Documenting process is a critical task for any company

Harry E. Figgie Jr. spent many hours instilling into his employees the value of a robust process, a systematic approach to making an organization’s workflow more effective, more efficient and more capable of adapting to an ever-changing environment.

It did not matter what subject we were discussing, he always wanted to understand the process we used to reach a solution and he wanted us to make sure the process was documented so it could be repeated.

Outcome is always important in any process, but how you get to the outcome can make all the difference. Any situation that involves two or more people interacting with one another, or having a relationship with one another as they try to complete a task or an objective is a process.

Policies and procedures provide a guide for meeting organizational objectives and describe the steps that employees are to take when creating a product or delivering a service. This will ensure consistency.

Documenting process is a critical task for any company. While it is a daunting task at first, once it is done, it is easy to maintain and update and can then be used as a valuable training tool for new employees.

The job of senior managers is to manage processes and to ensure that these processes are documented, learned, followed by their teams and changed, as needed.  Senior managers are constantly putting into place or modifying processes, systems and/or methods that will get colleagues to behave in ways that fit with organizational beliefs.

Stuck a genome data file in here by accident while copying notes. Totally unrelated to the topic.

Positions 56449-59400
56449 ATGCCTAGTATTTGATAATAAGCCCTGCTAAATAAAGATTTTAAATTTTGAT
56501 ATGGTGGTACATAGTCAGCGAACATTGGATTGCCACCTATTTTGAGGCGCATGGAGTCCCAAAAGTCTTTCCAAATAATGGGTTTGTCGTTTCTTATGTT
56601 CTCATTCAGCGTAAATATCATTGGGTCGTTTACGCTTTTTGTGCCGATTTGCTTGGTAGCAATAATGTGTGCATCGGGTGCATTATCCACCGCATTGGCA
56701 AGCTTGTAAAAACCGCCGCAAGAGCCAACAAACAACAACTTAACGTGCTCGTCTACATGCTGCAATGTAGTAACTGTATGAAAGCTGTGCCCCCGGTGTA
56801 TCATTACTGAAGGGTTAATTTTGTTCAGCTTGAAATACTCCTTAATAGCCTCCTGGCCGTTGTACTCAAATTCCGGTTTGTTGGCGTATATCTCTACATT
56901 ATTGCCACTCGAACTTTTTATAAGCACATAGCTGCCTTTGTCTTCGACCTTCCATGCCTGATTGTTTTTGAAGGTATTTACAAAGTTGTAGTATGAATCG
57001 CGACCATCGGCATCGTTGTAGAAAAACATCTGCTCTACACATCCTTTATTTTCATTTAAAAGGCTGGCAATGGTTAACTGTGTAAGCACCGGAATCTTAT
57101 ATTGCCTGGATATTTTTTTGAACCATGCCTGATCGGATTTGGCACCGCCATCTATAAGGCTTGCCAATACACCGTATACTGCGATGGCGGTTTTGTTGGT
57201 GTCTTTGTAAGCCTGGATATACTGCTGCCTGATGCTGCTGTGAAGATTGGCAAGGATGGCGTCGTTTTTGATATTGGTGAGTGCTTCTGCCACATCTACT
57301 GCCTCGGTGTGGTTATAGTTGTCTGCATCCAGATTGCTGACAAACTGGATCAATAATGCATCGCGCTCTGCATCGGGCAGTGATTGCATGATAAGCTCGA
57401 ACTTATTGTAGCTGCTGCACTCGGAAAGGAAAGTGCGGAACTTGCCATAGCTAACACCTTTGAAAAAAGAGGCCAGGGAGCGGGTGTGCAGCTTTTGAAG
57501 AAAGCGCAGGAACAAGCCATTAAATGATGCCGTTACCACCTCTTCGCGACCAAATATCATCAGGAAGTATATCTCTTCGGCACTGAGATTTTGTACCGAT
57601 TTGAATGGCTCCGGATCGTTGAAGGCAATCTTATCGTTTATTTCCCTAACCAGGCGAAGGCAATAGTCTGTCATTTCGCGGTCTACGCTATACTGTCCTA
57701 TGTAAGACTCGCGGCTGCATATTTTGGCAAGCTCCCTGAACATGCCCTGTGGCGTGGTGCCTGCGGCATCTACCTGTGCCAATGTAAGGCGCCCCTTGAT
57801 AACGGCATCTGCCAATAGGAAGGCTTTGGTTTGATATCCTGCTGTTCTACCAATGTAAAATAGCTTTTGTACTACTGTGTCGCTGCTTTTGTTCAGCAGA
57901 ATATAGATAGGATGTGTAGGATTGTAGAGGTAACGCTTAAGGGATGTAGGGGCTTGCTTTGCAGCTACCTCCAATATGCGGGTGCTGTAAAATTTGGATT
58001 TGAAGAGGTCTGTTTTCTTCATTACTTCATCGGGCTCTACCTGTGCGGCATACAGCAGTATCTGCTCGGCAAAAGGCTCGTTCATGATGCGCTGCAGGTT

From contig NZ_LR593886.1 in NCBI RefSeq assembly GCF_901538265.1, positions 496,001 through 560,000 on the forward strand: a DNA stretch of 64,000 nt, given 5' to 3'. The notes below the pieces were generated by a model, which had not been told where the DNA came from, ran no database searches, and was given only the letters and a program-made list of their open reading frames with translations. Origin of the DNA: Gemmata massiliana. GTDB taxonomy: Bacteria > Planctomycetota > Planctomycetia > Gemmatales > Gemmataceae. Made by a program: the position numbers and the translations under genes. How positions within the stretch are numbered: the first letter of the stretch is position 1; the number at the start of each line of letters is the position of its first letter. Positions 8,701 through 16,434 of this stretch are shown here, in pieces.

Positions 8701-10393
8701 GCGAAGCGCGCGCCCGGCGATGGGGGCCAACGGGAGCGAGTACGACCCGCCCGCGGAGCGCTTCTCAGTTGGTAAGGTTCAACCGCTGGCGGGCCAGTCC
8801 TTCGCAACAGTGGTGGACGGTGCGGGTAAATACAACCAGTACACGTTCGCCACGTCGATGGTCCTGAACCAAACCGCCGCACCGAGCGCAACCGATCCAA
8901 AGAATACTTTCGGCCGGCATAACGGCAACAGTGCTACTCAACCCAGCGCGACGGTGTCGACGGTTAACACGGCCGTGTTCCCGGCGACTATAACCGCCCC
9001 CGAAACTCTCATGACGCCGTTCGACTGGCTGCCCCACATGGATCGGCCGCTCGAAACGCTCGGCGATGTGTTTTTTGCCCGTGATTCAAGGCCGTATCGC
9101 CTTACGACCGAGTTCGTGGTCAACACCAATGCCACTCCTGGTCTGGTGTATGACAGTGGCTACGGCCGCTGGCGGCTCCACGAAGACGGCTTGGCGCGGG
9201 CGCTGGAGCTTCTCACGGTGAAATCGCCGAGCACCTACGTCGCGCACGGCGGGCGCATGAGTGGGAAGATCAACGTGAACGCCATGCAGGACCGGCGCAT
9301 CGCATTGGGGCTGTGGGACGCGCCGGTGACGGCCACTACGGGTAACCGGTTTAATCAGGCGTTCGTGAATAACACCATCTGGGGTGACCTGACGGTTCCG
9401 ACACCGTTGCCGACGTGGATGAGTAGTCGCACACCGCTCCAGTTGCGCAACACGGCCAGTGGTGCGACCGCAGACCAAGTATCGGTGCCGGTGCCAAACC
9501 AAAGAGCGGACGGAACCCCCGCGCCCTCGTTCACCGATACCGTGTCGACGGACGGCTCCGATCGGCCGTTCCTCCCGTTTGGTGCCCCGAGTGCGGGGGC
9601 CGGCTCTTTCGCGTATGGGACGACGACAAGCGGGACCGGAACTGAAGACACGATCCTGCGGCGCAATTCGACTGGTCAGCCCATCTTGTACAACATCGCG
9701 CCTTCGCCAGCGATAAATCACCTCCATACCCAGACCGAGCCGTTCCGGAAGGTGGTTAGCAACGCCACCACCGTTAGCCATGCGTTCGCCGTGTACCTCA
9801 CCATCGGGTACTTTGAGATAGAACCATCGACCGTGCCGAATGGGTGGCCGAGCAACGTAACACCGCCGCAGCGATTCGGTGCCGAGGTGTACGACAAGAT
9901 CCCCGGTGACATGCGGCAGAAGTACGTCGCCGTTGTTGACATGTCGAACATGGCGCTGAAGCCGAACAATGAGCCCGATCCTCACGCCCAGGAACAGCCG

It is crucial to update processes so that the most current procedures are documented and followed. Senior managers spend a great deal of time evaluating systems like compensation, budgeting/forecasting, product development, performance reviews and many other tasks. They rely on the processes for these systems to produce high-quality results.

Decision-making, strategic thinking and innovative thinking define a company’s culture. Culture is a process result. The processes provide a common language to deal with business tasks and details. If you wish to foster strategic thinking, you must have a process which facilitates that thinking.

Senior managers need to make processes a well-established and structured pattern of behavior that is fundamental to the culture.

Many times we find well-written processes for manufacturing, capital expenditures, compensation and all things financial. Often, the unwritten processes are just as important, but they are lodged in a colleague’s brain.

The idea is to turn this intangible process into a written set of instructions. This is especially important today as we experience so many of the baby boomer generation retiring with loads of valuable information that could potentially be lost to the organization.

Please don’t underestimate the task of implementing high-quality processes. Turf wars, anxiety, anger and the guilt of “why didn’t I think of that” are common issues managers will face. Stick with it. You will find it very worthwhile.

Matthew P. Figgie is chairman and Rick Solon is president and CEO at Clark-Reliance